In his time Stefan Zweig (1881-1942) was one of the most famous and most successful German-language writers, but when – despairing at the political situation in his country of origin (he was Austrian of Jewish descent) – he took his own life in Brazilian exile, he knew that he was a relic of The World of Yesterday as he had perpetuated it in his autobiography. The works of the prolific author are classics of literature today and many of them have never gone out of print here in the German-speaking world, but their English translations seem to have fallen into oblivion to be rediscovered only recently. The novella that I’m reviewing today counts among Stefan Zweig’s most important and superb ones. It’s Letter from an Unknown Woman (Brief einer Unbekannten) first published in 1922 and adapted for the screen several times, e.g. one from 1948 directed by Max Ophüls.
It’s 1918 and a flu pandemic ravages in Europe killing tens of thousands of people. Upon his return to Vienna after three days of rest in the Austrian mountains, the renowned novelist just referred to as R. finds in his mail an envelope containing two dozen pages in a lady’s hand without name or address of the sender. From this letter he learns for the first time that he had a son and that he just died. The mourning mother, who is sick herself and just waiting for death to reunite her with the deceased boy, reveals to the self-centred and philandering novelist the story of her long infatuation for him and of her life. She first knew him at the age of thirteen when he moved into the house where she lived with her widowed mother in the apartment opposite his. For her it was love at first sight, but she didn’t only fall for the bachelor’s good looks and his charms. His refined and extravagant way of life and his writing attracted her also. Through the spying hole in the door she watched with pleasure elegant women come at night and go in the morning, until her mother remarried and they moved to Innsbruck. However, she could never forget R. When she was eighteen, she found herself a job and returned to Vienna in the hope of meeting him. So they did. He didn’t remember her and she didn’t remind him of their previous acquaintance. They had dinner together and passed three passionate nights together before he left Vienna once more for extended holidays. Although she soon discovered that she was pregnant, she never had any intention of telling her lover and forcing him into marriage. She had the child, a boy, but as an unmarried mother any decent job to earn a living was barred to her. Thus she decided to use her beauty and sell her body to rich men becoming their mistress for one night or longer stretches of time. On a night out she met her beloved R. again. He had completely forgotten her and she left it at it wishing to spend another, a last passionate night with the love of her life knowing well that she’ll be gone from his mind as soon as she will have left.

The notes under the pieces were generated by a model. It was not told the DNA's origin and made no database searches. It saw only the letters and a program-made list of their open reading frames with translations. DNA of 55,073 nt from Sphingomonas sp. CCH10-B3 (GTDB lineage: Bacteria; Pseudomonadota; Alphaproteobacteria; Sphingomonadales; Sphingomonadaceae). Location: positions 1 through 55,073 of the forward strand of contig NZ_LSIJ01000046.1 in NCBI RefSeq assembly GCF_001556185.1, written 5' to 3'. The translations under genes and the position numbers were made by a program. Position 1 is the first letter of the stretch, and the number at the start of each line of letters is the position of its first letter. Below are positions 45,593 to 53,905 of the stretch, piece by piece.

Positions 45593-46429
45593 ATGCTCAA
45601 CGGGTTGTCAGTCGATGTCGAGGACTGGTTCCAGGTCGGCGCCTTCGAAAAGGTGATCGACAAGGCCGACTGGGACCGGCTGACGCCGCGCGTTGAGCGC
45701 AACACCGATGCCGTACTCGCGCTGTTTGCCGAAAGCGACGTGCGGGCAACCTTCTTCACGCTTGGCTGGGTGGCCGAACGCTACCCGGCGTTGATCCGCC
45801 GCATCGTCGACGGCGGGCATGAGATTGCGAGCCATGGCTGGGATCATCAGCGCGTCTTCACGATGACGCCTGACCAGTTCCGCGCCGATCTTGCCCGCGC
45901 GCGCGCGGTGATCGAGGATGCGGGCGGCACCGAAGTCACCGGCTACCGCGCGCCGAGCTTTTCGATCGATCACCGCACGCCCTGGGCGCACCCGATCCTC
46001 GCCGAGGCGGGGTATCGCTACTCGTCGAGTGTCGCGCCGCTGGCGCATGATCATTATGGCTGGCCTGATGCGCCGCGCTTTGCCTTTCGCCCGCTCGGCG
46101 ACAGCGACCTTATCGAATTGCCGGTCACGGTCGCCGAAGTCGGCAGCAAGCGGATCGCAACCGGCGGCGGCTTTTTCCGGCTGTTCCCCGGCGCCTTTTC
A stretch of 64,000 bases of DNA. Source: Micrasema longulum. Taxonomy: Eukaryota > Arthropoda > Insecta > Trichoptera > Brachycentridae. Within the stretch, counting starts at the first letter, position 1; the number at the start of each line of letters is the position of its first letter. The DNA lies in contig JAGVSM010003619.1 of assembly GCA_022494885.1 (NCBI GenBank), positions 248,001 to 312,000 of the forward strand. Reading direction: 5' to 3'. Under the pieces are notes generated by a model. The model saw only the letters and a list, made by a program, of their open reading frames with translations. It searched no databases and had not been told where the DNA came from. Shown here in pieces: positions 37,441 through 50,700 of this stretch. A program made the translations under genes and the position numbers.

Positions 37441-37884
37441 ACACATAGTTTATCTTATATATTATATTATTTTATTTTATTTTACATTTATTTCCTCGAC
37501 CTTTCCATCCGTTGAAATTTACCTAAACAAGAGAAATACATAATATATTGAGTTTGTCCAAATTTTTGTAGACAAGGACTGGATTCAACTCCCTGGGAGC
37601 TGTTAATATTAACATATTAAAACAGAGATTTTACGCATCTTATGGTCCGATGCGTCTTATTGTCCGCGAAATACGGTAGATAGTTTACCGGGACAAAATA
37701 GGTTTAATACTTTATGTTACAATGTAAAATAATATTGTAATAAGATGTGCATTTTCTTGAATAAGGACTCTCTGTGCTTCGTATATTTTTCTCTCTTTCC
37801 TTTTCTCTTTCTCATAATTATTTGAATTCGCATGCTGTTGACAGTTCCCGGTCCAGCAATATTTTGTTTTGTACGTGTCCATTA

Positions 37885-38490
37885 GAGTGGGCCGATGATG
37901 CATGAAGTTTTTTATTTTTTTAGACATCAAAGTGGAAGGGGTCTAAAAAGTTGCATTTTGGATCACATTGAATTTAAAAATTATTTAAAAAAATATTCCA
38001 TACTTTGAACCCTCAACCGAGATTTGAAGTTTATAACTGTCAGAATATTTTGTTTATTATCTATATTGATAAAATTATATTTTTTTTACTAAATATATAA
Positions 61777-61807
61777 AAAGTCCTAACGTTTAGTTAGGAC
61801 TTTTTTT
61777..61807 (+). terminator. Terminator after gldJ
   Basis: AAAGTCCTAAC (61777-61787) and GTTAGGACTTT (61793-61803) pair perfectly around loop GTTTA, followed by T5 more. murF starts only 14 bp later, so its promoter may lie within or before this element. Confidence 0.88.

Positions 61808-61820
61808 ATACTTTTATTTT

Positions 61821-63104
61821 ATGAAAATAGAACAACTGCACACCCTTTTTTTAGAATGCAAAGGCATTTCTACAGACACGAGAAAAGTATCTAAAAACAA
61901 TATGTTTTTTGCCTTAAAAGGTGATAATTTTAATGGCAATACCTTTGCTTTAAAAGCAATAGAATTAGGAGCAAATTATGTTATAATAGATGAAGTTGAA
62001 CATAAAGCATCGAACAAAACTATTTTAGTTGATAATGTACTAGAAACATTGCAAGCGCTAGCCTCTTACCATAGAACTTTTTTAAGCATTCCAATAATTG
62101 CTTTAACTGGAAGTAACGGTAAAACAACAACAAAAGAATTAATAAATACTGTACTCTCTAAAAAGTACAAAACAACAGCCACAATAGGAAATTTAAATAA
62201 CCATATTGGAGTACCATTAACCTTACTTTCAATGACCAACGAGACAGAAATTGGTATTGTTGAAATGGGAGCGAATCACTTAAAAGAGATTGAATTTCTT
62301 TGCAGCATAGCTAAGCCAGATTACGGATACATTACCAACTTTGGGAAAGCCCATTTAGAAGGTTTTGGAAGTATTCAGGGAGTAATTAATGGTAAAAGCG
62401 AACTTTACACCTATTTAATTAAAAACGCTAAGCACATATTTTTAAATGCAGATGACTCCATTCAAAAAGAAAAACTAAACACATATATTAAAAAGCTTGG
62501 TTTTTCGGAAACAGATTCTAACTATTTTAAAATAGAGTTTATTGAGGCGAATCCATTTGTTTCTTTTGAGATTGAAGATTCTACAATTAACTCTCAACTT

The epistolary novella is a skilful double portrait of the anonymous woman and the bon vivant novelist that displays both of them in great psychological depth and entirely true to life. The voice of the feverish mourning mother confessing her life story to her ignorant lover is full of despair about her loss and yet not at all sentimental or even bitter, but it’s gripping and touching. For the rest, Stefan Zweig’s language is that of an extraordinarily well educated, highly cultured and much travelled man of his time that today feels a bit old-fashioned or even odd at times, but it flows lightly and is therefore a great pleasure to read.
Letter from an Unknown Woman - Stefan Zweig
You liked what you learned about Letter from an Unknown Woman? Read also my long review of Stefan Zweig’s Twenty-four Hours in the Life of a Woman on my main book blog Edith’s Miscellany.